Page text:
272137 Robust Particle Size Control During API Crystallization

Monday, October 29, 2012: 12:30 PM
Allegheny III (Westin )
Nathan Domagalski1, Brendan C. Mack2, Amanda Rogers1, Chenchi Wang2, Jose E. Tabora3 and Lindsay Hobson2, (1)Chemical Development, Bristol-Myers Squibb Co., New Brunswick, NJ, (2)Bristol-Myers Squibb Company, New Brunswick, NJ, (3)Chemical Development, Bristol Myers Squibb, New Brunswick, NJ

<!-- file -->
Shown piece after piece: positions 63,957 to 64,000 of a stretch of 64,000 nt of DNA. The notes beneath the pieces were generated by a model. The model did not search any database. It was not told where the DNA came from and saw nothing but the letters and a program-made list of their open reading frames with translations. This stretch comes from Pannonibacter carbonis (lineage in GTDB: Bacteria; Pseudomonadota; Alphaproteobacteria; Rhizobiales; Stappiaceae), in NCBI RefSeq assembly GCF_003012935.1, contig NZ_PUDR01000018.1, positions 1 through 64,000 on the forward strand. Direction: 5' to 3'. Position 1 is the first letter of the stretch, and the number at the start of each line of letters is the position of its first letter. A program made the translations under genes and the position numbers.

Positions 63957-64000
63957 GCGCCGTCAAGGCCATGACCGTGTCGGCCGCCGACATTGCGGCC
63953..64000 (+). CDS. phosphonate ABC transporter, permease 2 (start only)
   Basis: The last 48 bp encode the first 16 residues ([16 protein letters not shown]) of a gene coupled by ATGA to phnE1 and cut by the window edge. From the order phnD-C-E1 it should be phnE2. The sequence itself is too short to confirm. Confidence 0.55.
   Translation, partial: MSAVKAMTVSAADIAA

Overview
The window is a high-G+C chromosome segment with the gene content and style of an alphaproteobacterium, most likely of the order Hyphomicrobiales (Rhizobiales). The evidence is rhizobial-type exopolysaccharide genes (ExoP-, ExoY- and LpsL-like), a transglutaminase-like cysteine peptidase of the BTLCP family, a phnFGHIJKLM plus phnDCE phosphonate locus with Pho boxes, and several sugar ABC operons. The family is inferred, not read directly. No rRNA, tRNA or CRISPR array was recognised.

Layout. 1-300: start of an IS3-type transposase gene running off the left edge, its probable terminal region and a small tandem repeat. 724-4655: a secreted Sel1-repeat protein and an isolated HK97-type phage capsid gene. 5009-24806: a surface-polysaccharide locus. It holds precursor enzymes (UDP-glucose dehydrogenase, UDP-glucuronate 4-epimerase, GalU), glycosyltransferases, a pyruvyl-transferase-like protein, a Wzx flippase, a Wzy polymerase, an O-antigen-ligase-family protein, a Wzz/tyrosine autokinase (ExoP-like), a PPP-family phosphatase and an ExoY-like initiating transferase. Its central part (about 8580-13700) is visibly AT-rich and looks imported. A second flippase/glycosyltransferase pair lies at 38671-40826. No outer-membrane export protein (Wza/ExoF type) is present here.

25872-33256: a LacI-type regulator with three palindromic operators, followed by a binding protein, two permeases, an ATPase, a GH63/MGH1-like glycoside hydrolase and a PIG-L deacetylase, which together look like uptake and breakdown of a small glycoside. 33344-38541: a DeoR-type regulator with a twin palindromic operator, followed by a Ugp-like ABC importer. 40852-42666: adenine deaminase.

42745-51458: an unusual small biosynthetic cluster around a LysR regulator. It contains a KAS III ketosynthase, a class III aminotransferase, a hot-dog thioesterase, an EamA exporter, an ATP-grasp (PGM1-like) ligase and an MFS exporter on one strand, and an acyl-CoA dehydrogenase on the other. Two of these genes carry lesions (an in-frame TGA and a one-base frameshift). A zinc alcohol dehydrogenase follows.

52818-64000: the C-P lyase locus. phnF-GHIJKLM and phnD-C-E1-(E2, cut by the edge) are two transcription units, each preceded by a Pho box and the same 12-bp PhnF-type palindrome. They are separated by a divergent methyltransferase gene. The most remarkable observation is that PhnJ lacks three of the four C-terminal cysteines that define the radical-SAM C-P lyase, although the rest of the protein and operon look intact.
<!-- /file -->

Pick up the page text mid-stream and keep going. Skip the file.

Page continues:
A robust process offers flexibility to large scale manufacturing by permitting execution within broad parameter ranges without impact to product quality. In this paper the development of a controlled API batch crystallization will be described which delivers both a highly reproducible and predictable particle size specification. The process includes simultaneous cooling and wet milling that favors secondary nucleation over growth under low supersaturation conditions. Investigation includes a fractional factorial design of experiments (DoE) approach studied on a greater than 100 kg pilot plant scale. This DoE enabled identification of key process parameters using an equipment train nearly equivalent to commercial manufacturing. Collected data served as the basis for an empirical model used to estimate particle size and establish a demonstrable design space for the crystallization process. Comparison with similarly executed batches showed that the model may be used to accurately predict future performance. The described crystallization procedure was superior to conventional wet milling in producing unimodal particle size distribution in the isolated product.

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